Does your writing time feel like a “guilty pleasure”?
I get it. In a day that is filled with obligations – clients, family, chores, deadlines, bills to pay, trash to put out – anything that is for yourself can get pushed to the backburner. While we’re hammered from every side to “make time for self care” and we’re conscious of the need to eat, exercise, drink enough water, get enough sleep, and make time for play, it can be hard to justify time for writing your book.
Suddenly, that “I HAVE to write this book to share my message so that I can help people” drive … twists.
You’re called to write the book and yet, at the first hint of enjoyment in the writing process, writing your book suddenly becomes a “guilty pleasure.”
And it suddenly becomes oh-so-hard to find the time to write.
You find yourself writing in the evenings, not because there was “no time” to write during the day, but because you couldn’t JUSTIFY using the hours in your work day to concentrate on your project.
I enjoy writing. I enjoy almost everything that I write – if that’s a client project, launch copy, a sales page, even posts for Facebook. It brings me pleasure. And it’s easy to do when I can justify spending the time because it’s “for a client.” Even this, my weekly article and newsletter, brings me great pleasure. And it’s easy to justify that I’m allowed to write it during work hours because it is for you, my beloved newsletter list.
Ask myself to work on my own projects, no matter what they are, and suddenly I am struggling. I’ve had ideas for a writing a book for Small Thing, a collection of his favorite made up songs. ZERO commercial value. Does nothing to “move my business forward.” I’d enjoy it though and then … it’s regulated to after-work hours.
Same thing for the book on marketing that I’ve outlined. When it came time to write it, to allow the words to flow they way I enjoy, and then …
I suddenly “didn’t have time.”
What a copout.
I’ve seen the exact same patterns with my VIP Mentorship clients too. The second they realize that writing can be fun, the time to do it is somehow lost. Squandered.
The client I have in mind, realized that she had added her writing time to her 2-hour “me time” in the evenings. This was the time she set aside for reading, bubble baths, and yes, watching Netflix. It was her 120 minutes a day where she didn’t have to account for a single minute, the time in her day when she didn’t have to answer to anybody else. 100% time to do what felt good.
And when writing feels good, when it’s easy, or FUN …
It gets smashed into the “free time.”
But writing IS work. So working in your free time, no matter how enjoyable, created a dichotomy that is nothing short of painful. And you stop writing.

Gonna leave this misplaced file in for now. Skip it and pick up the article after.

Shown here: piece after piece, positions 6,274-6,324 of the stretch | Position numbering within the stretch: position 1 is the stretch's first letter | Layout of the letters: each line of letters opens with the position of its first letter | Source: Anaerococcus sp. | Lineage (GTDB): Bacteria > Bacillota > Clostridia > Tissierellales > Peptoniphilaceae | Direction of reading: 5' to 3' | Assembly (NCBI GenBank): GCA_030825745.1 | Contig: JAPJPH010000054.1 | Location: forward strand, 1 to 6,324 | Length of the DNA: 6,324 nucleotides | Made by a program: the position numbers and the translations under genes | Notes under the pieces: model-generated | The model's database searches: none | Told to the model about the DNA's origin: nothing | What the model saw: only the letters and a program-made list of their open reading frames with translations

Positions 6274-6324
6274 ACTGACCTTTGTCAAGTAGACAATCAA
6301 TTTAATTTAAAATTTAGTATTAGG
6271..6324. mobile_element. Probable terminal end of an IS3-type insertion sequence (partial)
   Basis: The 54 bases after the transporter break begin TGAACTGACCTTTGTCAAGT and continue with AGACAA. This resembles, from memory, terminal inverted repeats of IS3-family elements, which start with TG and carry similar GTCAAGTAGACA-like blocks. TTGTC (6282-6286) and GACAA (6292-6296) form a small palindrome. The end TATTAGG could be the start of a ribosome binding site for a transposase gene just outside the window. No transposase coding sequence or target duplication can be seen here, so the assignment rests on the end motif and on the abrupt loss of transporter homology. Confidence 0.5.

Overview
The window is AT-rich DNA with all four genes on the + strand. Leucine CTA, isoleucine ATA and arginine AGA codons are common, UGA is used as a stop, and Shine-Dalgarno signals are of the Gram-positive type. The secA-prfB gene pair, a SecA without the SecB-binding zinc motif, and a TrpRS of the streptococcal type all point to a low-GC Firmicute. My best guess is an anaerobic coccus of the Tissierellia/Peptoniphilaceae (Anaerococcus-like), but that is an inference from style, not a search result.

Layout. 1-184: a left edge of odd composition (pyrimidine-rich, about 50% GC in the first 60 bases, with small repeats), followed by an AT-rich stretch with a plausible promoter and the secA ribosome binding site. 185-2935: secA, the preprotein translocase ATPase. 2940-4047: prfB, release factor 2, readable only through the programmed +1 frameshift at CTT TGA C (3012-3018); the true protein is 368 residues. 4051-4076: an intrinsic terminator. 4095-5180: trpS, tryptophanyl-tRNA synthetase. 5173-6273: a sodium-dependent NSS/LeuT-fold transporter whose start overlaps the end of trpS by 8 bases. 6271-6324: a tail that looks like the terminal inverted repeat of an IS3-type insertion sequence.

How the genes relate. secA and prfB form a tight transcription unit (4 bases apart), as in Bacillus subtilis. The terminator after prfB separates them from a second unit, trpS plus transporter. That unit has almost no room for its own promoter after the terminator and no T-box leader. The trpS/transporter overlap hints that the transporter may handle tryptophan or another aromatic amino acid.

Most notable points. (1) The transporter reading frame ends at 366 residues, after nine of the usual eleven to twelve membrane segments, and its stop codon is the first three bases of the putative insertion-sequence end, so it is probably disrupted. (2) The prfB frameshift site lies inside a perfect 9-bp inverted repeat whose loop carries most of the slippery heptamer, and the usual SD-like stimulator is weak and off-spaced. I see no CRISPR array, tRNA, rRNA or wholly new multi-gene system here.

What’s the solution?
We have to trick our brains to realize that yes, it can be fun AND work at the same time. That fun doesn’t need to equate to “wasted time” or “just a hobby.”
For me, that is giving myself permission to write on my projects during the day. Its acknowledging that yes, it needs to be done. Because there is somebody out there who needs my message. There’s somebody who is in pain, who is feeling alone, who is wondering if it (if they) matter.
My words are meant to reach that person.
That’s a high calling. It’s important.
That person, whoever they are, deserve the best of me. Not the for-fun leftovers that I’m wrongly deciding that my writing means. Simply because, yes, I derive enjoyment from the process.
So, I purposefully think of other for-purpose, (maybe even for-profit), activities in my day and business that I wouldn’t ever DREAM of sliding out of the best part of my day and into the fringes. The activity that automatically pops to mind is my 1-on-1 mentoring sessions with my clients. I would NEVER dream of scheduling those for the evenings, when I’m tired and my brain isn’t at full speed. It would be such a huge disservice to my clients and their messages, that it is IMPOSSIBLE for me to time-squeeze it like that.
AND I get great pleasure from my sessions with my clients. I LOVE getting into the nitty gritty of their message, their writing, storytelling, and how I can help them improve. It’s an amazing high and the best part of my day.
If I wouldn’t treat THEM that way, their book and their message and their readers, WHY would I treat MY book and MY message and MY reader that way?
Here’s to your writing. Putting the BEST of you on the page, in the time when you’re the most alert. And enjoying every minute of the process.
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